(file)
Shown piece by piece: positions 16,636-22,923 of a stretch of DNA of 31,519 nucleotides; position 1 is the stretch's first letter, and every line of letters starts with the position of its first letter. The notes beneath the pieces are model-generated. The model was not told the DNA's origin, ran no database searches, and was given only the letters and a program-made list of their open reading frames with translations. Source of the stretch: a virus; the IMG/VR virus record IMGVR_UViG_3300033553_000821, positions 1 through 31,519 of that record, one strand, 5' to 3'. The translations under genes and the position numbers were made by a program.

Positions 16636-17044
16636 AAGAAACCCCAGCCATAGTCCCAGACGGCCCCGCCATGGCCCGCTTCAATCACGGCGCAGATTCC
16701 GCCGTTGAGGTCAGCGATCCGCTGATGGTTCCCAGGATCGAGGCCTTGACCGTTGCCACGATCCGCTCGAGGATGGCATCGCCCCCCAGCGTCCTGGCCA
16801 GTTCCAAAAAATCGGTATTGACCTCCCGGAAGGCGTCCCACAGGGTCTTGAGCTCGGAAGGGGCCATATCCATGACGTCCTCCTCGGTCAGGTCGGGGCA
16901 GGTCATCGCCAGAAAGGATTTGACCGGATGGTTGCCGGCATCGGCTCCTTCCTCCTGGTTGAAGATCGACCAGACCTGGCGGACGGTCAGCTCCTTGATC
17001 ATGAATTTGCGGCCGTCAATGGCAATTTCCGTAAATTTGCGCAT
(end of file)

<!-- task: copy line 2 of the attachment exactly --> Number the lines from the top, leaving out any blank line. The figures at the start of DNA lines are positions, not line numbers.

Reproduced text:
Positions 16636-17044